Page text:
I feel like a child who has been playing in the woods not far from home, who has suddenly stumbled upon a giant, abandoned candy store. Something grand, from the 1950s perhaps, with tall, white-washed wooden walls and glimmering glass through which the delicacies within could not only be enticingly seen, but also smelled.
I’ve always read Genesis as an archaic myth, a story about humanity which is so out of date as to have lost all value. “People didn’t understand history then, so they made this up,” I thought. “It’s nice, but so are all of the other myths. And like them, it is false.”
Then this winter I took a course on the Philosophy of Religion, wherein our professor reacquainted us with Genesis, not as a myth of origins, but as a coming-of-age story. It was the story of any young man, at first living under the word and law of his father. The young boy would have been acquainted with women, or rather girls, as well, but would have made no notice of them – they would have just been other people. Then, one day, something would change in the boy – a pain in his abdomen would signify that things had changed. That pain would feel of loss, an absence that could only be filled by this newly arrived creature: woman.
It is poetic genius then to suggest that woman is made out of man’s rib. The coming-of-age significance is all the same: before the pain there had been no woman as opposed to man, just the two sexes, together made in the image of the heavenly ones.
With the appearance of woman comes a longing, but more importantly it brings an ‘Other’ to whom allegiance and love may be bestowed. Now it is no longer just God and Man. Man and woman both realize that their love for one-another is greater than their love for God in just the way we as adolescents begin to dissolve our exclusive devotion to our parents. The result is predictable: children disobey the Father and set out on their own, facing the inevitable consequences – the pains of childbirth and the toil of working the fields for one’s own food.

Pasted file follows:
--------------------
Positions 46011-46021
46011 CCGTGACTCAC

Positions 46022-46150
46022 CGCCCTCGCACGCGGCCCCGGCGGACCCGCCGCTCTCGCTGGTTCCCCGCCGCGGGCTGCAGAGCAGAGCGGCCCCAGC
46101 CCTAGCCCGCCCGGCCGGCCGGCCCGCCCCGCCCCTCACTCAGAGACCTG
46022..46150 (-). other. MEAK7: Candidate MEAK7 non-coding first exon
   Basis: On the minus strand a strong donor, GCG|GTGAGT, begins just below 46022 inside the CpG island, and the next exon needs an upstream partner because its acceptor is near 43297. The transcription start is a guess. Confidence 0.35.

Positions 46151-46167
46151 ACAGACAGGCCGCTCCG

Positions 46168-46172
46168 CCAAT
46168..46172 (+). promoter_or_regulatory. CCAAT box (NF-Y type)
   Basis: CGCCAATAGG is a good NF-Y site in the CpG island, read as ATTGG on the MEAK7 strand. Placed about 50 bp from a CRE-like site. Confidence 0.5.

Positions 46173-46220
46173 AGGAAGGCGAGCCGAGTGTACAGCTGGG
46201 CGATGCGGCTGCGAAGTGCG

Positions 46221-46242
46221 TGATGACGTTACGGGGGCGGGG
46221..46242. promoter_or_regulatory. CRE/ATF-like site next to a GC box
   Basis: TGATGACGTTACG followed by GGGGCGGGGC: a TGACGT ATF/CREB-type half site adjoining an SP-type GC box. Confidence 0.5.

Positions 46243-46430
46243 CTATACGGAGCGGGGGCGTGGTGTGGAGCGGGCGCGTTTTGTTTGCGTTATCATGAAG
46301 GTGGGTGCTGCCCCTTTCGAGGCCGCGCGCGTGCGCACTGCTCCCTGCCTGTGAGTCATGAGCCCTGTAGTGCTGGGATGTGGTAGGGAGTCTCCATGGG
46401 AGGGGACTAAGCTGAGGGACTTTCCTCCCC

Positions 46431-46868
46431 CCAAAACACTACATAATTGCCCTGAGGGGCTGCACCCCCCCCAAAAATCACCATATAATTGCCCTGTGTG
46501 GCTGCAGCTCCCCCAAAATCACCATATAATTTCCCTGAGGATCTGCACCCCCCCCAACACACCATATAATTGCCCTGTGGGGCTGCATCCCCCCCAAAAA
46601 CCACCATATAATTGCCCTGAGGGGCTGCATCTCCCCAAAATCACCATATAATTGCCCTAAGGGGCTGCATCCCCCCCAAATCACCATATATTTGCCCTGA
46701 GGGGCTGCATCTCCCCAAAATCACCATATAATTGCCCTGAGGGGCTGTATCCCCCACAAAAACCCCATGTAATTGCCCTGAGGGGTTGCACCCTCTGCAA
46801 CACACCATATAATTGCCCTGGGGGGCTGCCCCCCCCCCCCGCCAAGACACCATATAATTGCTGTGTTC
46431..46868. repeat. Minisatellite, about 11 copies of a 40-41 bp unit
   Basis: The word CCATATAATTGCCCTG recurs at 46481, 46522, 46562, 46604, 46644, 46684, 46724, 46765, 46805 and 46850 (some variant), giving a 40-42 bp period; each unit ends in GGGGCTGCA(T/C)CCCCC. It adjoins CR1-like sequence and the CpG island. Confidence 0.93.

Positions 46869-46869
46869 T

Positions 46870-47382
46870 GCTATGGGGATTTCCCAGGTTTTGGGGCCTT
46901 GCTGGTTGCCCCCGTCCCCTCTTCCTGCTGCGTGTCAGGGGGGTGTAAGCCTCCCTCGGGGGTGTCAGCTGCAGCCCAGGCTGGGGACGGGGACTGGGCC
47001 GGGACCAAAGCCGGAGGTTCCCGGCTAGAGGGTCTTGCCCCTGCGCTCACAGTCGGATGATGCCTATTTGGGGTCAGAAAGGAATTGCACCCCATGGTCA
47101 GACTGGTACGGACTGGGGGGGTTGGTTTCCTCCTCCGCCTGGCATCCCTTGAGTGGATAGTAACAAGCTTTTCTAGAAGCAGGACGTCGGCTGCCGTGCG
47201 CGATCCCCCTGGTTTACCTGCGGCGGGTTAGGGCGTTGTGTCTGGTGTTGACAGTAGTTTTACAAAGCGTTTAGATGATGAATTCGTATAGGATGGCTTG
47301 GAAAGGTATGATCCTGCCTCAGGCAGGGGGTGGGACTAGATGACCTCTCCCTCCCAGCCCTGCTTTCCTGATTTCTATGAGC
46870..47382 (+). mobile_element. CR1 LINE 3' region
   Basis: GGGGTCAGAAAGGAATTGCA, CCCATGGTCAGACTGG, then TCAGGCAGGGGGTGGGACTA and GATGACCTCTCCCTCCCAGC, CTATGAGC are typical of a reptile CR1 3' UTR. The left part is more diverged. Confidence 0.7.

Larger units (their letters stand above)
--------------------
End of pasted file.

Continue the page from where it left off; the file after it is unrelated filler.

But it’s not all bad: they have eaten from the tree of knowledge of good and evil, they are no longer the ignorant children of Eden. By their own will they have asserted themselves against the father, and by their own will they are left to make it in the world, our world.
The moral of the story? We all must emerge from the law of our father and make it on our own. If we do well enough, we then will become the father/mother and watch our children follow the same pattern. It’s difficult. “Life is no Eden,” our professor instructed us. But it is this way for us all, and as such it is up to each of us to make the very best of our pains and toils.
But something fundamentally changed with the onset of agriculture. We became dissatisfied with wandering in the world and wanted to just settle down. We categorized the world around us, we gave names to every living creature encountered. But this did not satiate our urge for dominion. To do this we needed total control, command over the fields and beasts around us. For this, we needed agriculture. With agriculture, rather than being on par with nature, we played as lords over it. With this the world became ‘for us’, as if all of creation was ours, is ours.
This shift is the story of our civilization today. The premise that the world is ‘for us’ and that we are separate somehow from the rest of creation is the premise of our culture. It is the story we tell our children before bed, but also the story we hear on the evening news and on the corporate billboards, in the academic curricula and in the novels we read. And, according to Ishmael at least, it is the premise of a dying culture. It is a myth gone bad.
Ah-ha. That is the big story. The story we tell ourselves without even knowing it. It is the paradigm we live unconsciously. This is our mythology, and it’s not just in Genesis, but everywhere in our society. Can you see it? And what now?